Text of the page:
Will I blow more money on a repairperson or by screwing things up myself?
June 24, 2009 3:30 AM   Subscribe

When is it worth trying to fix your own appliances (an Amana ARB1917 bottom-freezer fridge in my case)?

I've fixed a few little things around the house before -- replaced the thermal fuse on a coffee roaster, the gaskets etc. on an espresso machine, the headshell on a record player -- but I've never done any Appliance Repair per se. I can't read those funky diagrams with the squiggly lines, etc.

My Amana bottom-freezer fridge is dying, though, and I THINK I might know what the problem is after a lot of time doing research on various parts and repair sites: the back wall is frosting over and the fridge is not cooling, which by most indications means the defrost timer needs replacing. We're on our third "defrost" -- a 30-hour turn-off of the fridge last time -- and the problem keeps recurring faster and faster and faster.

Here's the thing: I'm 75% sure that's what's wrong, thanks to identical symptoms being posted, and solutions being prescribed, on various Internet forums. But I'm not 100% sure. It might be the defrost heater, it might be the thermostat control.

And these parts are -- for a broke guy trying to make ends meet with his new wife -- expensive. $60 for the defrost timer (I'm in Canada), $30 or so for the heater, plus shipping, etc.

So the spectre of getting something wrong, either in breaking the fridge even worse by mucking around, or just screwing up the part, or not having the right problem identified in the first place, makes me think the probable $100+ or so for a repairperson to come and know what exactly to do might be a worthwhile investment.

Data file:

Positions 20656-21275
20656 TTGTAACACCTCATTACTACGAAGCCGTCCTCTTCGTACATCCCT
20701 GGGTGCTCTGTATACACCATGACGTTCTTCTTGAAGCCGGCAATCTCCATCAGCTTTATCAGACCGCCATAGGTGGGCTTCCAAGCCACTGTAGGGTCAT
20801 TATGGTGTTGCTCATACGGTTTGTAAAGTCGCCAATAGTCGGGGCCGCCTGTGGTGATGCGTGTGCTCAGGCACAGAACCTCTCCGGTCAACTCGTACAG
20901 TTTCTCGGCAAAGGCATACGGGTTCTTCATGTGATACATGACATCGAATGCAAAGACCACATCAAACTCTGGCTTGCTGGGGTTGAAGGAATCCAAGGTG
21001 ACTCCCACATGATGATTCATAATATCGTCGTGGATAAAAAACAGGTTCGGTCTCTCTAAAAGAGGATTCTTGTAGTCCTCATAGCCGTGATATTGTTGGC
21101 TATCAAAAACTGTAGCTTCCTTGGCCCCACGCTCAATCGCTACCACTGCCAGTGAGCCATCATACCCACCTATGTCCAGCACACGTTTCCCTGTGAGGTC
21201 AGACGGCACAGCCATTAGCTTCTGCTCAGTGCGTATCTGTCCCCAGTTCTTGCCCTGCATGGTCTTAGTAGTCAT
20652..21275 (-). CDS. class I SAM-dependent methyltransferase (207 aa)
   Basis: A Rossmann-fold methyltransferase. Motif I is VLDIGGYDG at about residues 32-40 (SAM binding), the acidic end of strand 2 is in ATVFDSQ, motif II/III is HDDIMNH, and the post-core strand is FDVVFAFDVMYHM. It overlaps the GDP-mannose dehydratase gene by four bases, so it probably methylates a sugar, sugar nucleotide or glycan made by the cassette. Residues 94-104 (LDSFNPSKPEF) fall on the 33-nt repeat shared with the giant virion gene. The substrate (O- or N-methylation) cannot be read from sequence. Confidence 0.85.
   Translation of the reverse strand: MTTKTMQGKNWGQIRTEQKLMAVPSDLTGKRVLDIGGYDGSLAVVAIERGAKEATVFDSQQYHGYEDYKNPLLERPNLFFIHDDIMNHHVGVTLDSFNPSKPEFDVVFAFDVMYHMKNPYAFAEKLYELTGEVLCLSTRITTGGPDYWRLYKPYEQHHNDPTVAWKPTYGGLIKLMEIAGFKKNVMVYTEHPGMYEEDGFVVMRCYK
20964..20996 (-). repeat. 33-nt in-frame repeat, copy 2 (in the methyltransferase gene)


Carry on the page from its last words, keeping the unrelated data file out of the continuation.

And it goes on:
Then again, that's another $100+ I don't have.

So I'm really quite torn, and I'm hoping somebody with more DIY and appliance repair expertise than me will be able to offer some advice: how likely is it that a modestly skilled newbie will be able to open, disassemble, and reassemble a fridge without incident?

Is it worth trying to fix myself, given the expense of the parts, or should I just bite the bullet and pay a repairman?
posted by Shepherd to Home & Garden (11 answers total)
These kind of things are always tough to answer. I'm the sort of person who thinks nothing of doing things that a less enthusiastic psychotic person would take to a pro every time. It's not like you're going to have to take it apart, no piece touching another piece. However, you've hit upon the big issue with fixing things yourself - you don't have the baseline for diagnosis that a pro is going to have, and there is no "Refrigerator Talk" on NPR.

I'd get on the forums and ask if there was a sure fire diagnosis you could do and how hard the task was. I mean, when I was 80% sure my Volvo's drive shaft was going, I was delighted to find out I could just yank the part off the car and, drive around for a while, and see if the problem continued. (Think of it as an AWD to FWD conversion.) If you can do X and confirm the issue, you win. Pat self on back. Order part.

Another thing to consider is that this is likely to be very model specific. It could be like changing a light bulb. It could be like a heart/lung transplant.